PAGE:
How the Boston Mayor Race is Hinging on the Politics of Arbitration
Tuesday, October, 8, 2013
The $83 million pay increase awarded to the Boston Police Patrolmen’s Union by a panel of arbitrators has been a hot button issue in the mayoral race. Some claim that the City of Boston—a city that has a $2.6 billion operating budget—should be able to reasonably pay the increase to its necessary workers.
Some claim that the only way to afford that amount is to take away money from other necessary programs, workers and services within the city, such as increasing the number of students per teacher in public schools, cut the parks program and close city parks, and lower the number of police officers on the streets. These options are, of course, not pleasant for the city to think about, so concerns over affordability are simmering within public conversation about the arbitrator’s ruling, as well.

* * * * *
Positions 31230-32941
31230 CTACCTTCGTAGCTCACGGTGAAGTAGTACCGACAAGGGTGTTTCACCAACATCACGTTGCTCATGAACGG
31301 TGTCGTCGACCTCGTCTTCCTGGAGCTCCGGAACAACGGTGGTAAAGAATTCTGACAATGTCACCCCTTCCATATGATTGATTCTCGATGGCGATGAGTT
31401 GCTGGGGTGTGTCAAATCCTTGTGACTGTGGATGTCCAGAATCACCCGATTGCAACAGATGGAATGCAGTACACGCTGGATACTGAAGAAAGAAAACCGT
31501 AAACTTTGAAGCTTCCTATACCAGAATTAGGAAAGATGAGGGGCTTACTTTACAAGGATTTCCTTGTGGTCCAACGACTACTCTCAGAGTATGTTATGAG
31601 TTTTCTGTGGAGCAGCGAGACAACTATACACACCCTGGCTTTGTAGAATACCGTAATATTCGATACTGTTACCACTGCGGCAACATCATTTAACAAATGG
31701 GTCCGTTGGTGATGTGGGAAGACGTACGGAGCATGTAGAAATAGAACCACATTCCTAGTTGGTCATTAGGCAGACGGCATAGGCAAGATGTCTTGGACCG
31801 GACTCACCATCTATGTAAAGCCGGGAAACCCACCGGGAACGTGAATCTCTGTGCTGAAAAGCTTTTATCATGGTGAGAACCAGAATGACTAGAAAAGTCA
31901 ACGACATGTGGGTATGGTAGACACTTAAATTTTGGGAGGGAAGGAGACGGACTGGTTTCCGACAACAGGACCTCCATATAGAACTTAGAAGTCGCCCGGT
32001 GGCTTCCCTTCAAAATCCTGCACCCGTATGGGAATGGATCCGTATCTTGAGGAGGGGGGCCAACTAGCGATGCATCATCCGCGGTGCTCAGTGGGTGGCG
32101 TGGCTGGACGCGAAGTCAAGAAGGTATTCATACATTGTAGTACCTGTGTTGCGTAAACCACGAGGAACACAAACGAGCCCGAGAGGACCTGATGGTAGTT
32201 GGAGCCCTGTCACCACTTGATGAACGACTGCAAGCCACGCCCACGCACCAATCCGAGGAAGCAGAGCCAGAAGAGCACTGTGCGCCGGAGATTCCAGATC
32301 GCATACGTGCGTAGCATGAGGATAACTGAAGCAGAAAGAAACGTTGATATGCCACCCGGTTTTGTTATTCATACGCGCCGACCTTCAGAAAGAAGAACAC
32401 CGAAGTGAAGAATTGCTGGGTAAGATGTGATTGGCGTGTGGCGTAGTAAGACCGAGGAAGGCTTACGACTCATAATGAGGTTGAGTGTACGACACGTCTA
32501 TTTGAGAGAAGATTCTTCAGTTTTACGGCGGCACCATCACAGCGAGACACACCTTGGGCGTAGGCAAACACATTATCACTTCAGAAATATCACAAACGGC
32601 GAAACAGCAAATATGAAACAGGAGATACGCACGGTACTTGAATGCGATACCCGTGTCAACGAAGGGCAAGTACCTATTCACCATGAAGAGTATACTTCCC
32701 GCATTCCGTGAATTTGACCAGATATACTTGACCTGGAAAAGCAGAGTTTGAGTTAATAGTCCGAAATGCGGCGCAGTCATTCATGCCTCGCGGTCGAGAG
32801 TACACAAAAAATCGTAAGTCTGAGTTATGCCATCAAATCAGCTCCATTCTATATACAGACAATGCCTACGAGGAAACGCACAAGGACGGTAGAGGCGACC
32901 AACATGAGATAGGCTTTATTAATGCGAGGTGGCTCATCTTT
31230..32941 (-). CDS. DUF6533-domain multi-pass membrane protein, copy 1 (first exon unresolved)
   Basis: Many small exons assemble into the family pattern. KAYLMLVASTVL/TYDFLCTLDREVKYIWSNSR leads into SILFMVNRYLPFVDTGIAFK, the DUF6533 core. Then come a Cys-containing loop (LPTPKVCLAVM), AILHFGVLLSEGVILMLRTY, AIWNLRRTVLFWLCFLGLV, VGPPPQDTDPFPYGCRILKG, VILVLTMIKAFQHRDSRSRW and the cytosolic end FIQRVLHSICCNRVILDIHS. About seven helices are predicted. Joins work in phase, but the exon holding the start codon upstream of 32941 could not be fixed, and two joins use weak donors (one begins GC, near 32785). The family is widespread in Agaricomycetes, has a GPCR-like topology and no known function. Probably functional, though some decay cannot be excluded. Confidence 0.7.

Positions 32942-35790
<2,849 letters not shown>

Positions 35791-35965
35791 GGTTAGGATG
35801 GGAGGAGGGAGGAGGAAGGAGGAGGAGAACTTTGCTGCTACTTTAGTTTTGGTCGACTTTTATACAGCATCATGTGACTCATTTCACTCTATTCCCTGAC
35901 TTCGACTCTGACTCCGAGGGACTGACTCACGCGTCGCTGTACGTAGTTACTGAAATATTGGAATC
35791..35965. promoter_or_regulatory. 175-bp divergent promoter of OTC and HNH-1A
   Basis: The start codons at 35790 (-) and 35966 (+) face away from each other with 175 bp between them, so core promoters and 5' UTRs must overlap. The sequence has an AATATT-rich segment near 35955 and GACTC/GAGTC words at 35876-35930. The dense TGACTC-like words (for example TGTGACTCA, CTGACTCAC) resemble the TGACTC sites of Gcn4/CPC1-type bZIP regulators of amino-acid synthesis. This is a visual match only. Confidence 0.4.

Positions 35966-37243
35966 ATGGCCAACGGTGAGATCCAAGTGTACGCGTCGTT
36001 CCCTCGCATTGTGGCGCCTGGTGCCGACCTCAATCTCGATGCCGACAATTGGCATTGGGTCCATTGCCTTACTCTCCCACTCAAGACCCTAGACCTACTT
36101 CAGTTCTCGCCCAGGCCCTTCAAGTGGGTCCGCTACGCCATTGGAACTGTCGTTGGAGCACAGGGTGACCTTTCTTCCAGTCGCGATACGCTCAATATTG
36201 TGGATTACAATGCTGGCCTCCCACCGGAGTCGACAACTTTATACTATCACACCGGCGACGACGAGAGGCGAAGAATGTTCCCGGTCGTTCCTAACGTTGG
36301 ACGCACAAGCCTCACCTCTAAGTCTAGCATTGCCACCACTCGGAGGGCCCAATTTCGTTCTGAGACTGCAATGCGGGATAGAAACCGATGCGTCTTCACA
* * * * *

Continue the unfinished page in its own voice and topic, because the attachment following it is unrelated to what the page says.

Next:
Marty Walsh, a very pro-arbitration candidate and sponsor of House Bill 2467 (which would make arbitration binding and cut out the City Council’s say), has felt the heat of the battle. While Walsh has been clearly campaigning as a mayor who would be union-friendly, opponents are running on what might happen if the recent ruling sets an unhealthy and fiscally unsound precedent. They believe that with the large amount awarded, police will now be making considerably more than public service workers in other unions across the city. Their predictions are that soon, the firefighters and teachers will demand equal treatment and the city will suffer economically because of it. Sam Tyler, head of the Boston Municipal Research Bureau, compares the situation to a “Cold War.”